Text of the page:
RH: Ummmm - okay so what is it that you want to happen?

JB: Yeah - well I'm rooting for 9 scoreless innings from Pedro but for the game to go to extra innings and Pujols hits two home runs in extra innings, but the Mets still pull out the game 4-3.

RH: Okay Joe - good luck with all that.

For someone who attempts to root for their beloved team, fantasy team and betting interests, conflicts are inevitable. While it's easy to say that your first should always be to your favorite team, sometimes bragging rights with your friends takes priority and of course it's always nice to line your pockets. So where should your rooting interests lie? I say, like in baseball, just hope you can win two out of three.

Rob Hyman's column, "The Weekend Warrior", appears alternate Fridays

Thursday, May 25, 2006

Steinbrennerization of Baseball

by Scott Silversten

It’s all George Steinbrenner’s fault.

Wait! Before you get ahead of yourself, this is not a column about the bloated payroll of the New York Yankees. Despite what many think or say, any other owner with Steinbrenner’s riches would be doling out the same amount of cash each year in an attempt to give his city a championship team.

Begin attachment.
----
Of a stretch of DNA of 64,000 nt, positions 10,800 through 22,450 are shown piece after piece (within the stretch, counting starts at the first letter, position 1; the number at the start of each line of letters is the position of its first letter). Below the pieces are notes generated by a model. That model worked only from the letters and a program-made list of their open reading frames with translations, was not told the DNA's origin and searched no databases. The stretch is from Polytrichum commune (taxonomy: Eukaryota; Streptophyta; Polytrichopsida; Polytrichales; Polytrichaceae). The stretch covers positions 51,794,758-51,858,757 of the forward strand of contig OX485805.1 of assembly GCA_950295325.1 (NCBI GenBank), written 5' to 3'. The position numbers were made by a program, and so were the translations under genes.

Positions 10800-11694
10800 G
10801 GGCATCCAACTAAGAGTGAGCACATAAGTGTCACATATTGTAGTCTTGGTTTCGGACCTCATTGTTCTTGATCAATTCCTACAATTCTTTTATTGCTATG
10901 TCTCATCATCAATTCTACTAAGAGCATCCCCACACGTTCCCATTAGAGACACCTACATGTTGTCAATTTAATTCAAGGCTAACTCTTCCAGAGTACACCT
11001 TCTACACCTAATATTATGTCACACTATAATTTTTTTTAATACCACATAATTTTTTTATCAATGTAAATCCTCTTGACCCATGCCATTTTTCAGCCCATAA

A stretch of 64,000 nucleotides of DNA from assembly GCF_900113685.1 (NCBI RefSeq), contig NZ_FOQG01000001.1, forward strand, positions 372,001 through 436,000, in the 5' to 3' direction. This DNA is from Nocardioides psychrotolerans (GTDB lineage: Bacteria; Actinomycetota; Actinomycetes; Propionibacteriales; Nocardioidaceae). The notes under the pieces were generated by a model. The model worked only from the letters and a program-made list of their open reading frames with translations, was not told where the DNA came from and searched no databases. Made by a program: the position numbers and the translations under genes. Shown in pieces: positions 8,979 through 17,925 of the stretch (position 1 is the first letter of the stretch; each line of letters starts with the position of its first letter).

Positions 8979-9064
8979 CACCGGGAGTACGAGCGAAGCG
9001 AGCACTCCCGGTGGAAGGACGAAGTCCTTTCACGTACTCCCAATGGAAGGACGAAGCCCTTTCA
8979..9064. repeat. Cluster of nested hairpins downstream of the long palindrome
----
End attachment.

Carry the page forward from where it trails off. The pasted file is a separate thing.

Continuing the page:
Rather, this is a column about the mentality that Steinbrenner has fostered since purchasing the Yankees in 1973, and more specifically, a mindset that has overtaken so many during the course of the last decade.

When exactly it reached ridiculous proportions is up for debate, but there is no denying the absolute mind-blowing, hard-to-comprehend overreactions of the New York baseball fan to any minor thing that goes wrong during the course of what used to be a long season.

The Yankees and Mets no longer play a baseball season that once consisted of ups and downs, good and bad streaks, high and low moments. Rather, now both teams play 162 separate and individual seasons that all must be judged on a daily basis.

This past weekend’s “Subway Series” was just the latest example of the way individual and team performances are blown out of proportion by fans and, lest they be absolved of blame, members of the media. Talk radio is a major culprit, but mostly, it’s the “Steinbrennerization” of the New York baseball fan.